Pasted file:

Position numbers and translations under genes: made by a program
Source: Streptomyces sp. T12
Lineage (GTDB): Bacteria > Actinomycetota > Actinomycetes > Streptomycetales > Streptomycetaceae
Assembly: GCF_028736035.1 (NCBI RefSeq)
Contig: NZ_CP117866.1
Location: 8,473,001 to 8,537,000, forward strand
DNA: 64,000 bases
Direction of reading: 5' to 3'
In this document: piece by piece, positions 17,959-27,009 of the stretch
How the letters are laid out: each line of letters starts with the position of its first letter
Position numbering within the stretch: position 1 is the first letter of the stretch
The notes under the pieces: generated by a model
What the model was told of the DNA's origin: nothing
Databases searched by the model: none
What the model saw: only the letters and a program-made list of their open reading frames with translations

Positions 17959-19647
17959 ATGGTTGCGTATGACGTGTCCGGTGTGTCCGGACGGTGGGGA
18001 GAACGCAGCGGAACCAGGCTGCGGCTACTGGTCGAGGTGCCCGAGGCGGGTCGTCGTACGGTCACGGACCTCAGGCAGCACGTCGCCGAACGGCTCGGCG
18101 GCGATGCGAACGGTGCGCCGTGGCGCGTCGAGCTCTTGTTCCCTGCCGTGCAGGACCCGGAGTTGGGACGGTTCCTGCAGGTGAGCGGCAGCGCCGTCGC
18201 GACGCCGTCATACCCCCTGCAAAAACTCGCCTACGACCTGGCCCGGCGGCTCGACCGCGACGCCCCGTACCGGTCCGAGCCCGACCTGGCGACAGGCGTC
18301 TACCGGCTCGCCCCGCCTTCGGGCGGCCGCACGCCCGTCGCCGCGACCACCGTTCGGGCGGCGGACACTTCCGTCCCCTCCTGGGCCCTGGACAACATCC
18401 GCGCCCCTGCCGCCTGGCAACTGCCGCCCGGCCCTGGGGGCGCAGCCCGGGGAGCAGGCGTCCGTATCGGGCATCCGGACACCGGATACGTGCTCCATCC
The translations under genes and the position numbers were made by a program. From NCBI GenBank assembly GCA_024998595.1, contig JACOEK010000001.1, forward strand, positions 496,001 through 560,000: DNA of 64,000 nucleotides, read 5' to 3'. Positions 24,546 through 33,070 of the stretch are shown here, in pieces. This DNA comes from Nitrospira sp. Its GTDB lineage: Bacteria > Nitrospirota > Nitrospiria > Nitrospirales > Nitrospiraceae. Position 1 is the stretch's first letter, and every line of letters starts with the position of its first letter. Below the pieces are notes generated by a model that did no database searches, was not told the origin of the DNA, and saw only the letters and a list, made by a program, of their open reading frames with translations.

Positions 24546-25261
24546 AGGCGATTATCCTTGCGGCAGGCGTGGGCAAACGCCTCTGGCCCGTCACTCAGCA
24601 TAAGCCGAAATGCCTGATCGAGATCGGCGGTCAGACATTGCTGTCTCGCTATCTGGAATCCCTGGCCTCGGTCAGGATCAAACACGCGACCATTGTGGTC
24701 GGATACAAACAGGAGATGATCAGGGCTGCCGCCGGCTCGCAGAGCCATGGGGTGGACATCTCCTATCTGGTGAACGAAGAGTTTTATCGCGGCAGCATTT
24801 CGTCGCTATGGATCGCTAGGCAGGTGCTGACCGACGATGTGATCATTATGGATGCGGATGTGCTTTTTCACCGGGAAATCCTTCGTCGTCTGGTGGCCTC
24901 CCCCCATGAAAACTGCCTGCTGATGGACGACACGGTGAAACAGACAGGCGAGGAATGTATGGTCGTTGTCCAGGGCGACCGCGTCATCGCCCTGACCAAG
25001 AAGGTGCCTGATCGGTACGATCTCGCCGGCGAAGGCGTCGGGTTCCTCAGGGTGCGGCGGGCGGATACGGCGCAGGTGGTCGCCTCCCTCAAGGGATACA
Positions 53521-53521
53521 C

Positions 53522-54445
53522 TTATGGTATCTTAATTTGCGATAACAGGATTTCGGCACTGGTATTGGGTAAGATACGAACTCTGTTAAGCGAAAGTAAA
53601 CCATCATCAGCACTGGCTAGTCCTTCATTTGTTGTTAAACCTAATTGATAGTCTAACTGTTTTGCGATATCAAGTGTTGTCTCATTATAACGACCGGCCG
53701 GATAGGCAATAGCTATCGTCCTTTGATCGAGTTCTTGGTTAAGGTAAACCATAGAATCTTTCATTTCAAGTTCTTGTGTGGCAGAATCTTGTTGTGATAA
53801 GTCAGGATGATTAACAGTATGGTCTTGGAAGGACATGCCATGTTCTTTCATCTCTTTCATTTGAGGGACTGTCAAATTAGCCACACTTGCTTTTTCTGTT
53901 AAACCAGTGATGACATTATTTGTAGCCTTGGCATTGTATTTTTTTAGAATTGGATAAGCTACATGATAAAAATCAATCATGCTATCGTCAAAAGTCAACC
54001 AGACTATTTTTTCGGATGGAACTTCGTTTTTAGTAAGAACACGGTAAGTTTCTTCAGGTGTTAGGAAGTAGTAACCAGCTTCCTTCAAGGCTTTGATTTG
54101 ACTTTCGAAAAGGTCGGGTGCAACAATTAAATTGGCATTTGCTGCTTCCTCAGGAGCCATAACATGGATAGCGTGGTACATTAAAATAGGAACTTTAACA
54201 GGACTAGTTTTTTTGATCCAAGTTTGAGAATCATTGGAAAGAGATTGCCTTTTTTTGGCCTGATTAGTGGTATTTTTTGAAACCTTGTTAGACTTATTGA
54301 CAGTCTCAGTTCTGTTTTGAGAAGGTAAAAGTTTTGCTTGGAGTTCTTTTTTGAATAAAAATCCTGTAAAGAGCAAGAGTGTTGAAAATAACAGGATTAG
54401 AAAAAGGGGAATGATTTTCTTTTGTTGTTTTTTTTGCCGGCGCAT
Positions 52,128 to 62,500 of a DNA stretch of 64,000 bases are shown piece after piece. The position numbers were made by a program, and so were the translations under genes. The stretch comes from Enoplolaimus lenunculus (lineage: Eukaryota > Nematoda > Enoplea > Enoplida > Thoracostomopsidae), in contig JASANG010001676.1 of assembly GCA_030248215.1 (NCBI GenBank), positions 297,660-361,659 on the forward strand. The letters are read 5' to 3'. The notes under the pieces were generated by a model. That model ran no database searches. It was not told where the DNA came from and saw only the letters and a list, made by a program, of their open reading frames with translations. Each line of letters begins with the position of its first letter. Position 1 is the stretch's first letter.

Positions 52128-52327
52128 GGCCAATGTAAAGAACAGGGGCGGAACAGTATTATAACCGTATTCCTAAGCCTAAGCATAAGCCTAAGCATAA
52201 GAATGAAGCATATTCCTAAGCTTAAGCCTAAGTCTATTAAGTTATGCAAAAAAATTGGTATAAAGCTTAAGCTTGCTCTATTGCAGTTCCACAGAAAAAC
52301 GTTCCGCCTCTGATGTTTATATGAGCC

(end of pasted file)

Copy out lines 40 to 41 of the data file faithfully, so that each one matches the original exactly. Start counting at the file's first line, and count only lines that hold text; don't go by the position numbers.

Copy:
54101 ACTTTCGAAAAGGTCGGGTGCAACAATTAAATTGGCATTTGCTGCTTCCTCAGGAGCCATAACATGGATAGCGTGGTACATTAAAATAGGAACTTTAACA
54201 GGACTAGTTTTTTTGATCCAAGTTTGAGAATCATTGGAAAGAGATTGCCTTTTTTTGGCCTGATTAGTGGTATTTTTTGAAACCTTGTTAGACTTATTGA